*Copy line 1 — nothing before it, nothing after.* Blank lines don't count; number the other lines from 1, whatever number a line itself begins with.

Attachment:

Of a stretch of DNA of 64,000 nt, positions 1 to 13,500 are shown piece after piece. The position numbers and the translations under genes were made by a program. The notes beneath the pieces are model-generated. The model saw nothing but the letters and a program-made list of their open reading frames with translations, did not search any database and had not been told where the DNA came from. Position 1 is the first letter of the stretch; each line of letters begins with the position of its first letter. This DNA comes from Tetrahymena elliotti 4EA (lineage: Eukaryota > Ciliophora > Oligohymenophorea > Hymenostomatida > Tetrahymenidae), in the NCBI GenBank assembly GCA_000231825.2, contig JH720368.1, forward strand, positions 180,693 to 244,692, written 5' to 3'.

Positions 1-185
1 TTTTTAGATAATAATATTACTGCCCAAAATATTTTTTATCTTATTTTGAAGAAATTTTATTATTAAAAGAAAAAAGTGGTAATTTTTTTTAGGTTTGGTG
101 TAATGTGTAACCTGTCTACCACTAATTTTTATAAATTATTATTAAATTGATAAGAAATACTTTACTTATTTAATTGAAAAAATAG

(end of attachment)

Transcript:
Of a stretch of DNA of 64,000 nt, positions 1 to 13,500 are shown piece after piece. The position numbers and the translations under genes were made by a program. The notes beneath the pieces are model-generated. The model saw nothing but the letters and a program-made list of their open reading frames with translations, did not search any database and had not been told where the DNA came from. Position 1 is the first letter of the stretch; each line of letters begins with the position of its first letter. This DNA comes from Tetrahymena elliotti 4EA (lineage: Eukaryota > Ciliophora > Oligohymenophorea > Hymenostomatida > Tetrahymenidae), in the NCBI GenBank assembly GCA_000231825.2, contig JH720368.1, forward strand, positions 180,693 to 244,692, written 5' to 3'.